Down glacier from us there was another group of climbers.  They had been dropped off a few weeks before us and actually did get some climbing in during the good weather window but during their pick up day they didn’t get picked up, nor did they get picked up during the following days.  The little Cessna planes couldn’t fly in these mountains in this weather and if they did they’d most likely run smack into a mountain wall.  But now our friends down glacier had run out of food.  We gave them a little but we couldn’t give them too much because then we’d be in the same boat.  Mostly we hunkered down.  We couldn’t hike out because the normal 2 and half weeks it would normally take to hike all the down our glacier and then all the way out the giant Kahiltna Glacier would get us completely lost without any visibility. Armed with our maps, compasses and altimeters we thought about it, but we didn’t dare.  So we ate our food and we counted the days to when we were supposed to be picked up. 

On our scheduled pick up day the clouds had risen to only a hundred or so feet above camp.  It was no longer sleeting but it really didn’t look good for a safe pick up.  Eventually we heard the whine of the Cessna planes circling above.  That was good, meaning that it was clearing up enough so at least flying into this point was possible.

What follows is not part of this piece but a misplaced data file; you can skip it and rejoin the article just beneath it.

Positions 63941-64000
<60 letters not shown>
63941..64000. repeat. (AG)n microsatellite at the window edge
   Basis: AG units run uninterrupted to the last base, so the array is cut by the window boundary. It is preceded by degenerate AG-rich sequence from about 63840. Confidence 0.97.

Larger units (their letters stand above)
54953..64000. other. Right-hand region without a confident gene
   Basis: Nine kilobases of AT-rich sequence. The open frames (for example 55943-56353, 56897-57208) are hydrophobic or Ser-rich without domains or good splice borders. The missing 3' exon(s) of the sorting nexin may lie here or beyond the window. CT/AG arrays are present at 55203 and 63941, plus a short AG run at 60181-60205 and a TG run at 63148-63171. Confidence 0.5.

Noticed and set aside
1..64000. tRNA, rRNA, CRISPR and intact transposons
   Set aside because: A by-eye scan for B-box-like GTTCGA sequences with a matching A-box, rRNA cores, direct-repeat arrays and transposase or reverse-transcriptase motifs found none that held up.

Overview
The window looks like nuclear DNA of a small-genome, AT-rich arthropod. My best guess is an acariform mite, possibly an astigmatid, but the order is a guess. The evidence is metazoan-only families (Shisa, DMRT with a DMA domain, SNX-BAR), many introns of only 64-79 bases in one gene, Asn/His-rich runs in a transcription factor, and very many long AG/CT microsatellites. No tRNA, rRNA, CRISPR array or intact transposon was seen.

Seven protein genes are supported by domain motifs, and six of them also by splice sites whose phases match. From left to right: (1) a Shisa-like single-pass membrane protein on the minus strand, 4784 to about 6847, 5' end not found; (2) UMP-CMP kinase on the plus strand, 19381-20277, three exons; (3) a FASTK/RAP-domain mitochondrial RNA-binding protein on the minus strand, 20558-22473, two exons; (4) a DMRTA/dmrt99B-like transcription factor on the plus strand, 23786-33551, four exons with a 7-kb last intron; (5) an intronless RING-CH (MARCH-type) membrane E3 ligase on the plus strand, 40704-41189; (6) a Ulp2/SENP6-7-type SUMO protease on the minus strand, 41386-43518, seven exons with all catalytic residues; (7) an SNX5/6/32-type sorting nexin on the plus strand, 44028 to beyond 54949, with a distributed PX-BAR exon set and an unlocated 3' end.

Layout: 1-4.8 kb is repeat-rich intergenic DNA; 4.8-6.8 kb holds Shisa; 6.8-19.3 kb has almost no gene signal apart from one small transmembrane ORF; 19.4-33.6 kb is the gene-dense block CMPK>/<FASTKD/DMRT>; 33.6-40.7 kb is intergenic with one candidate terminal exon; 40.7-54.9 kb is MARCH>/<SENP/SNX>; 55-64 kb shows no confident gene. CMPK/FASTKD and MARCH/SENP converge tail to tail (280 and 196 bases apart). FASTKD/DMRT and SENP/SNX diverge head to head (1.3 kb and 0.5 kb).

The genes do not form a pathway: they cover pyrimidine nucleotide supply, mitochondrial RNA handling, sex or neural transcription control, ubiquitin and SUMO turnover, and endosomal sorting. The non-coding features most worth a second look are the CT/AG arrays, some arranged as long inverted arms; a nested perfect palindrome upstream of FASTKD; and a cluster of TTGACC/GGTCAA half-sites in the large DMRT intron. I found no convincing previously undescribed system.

“AAAh heya guys,”  We heard over our radios the pilot trying to connect with us.  “Not looking so great for today.  We may need to try again for tomorrow.” 

Our hearts sunk.  And there’s no guarantee the weather would be better tomorrow.  Nobody said it but we all knew it.  I started thinking of our starving climber neighbors who were now way past their pick up point.  We had heard planes attempting to pick them up previously but with no luck.

 “Hell I’m going for it!”*  the radio blurted out. 

We all looked at each other as we heard the whine of one of the planes deepen.  “There he is” Tim yelled out and we all looked towards the beautiful sight of one of our two planes diving below the cloud base. 

With that a second plane was obliged to follow.  We cheered and hugged each other.  It was at that sight that I needed to shake off my adolescent baggage.  The great explorers surely didn’t struggle with such silly nonsense.  That didn’t mean they were guilty of blind conformity either.  A healthy distrust of the powers that be should never be underestimated, but The Greats did not reject tools that would further their mission.  On my way home from this trip I felt exactly like what I was:  A child.

Embracing the Future:  Global Positioning System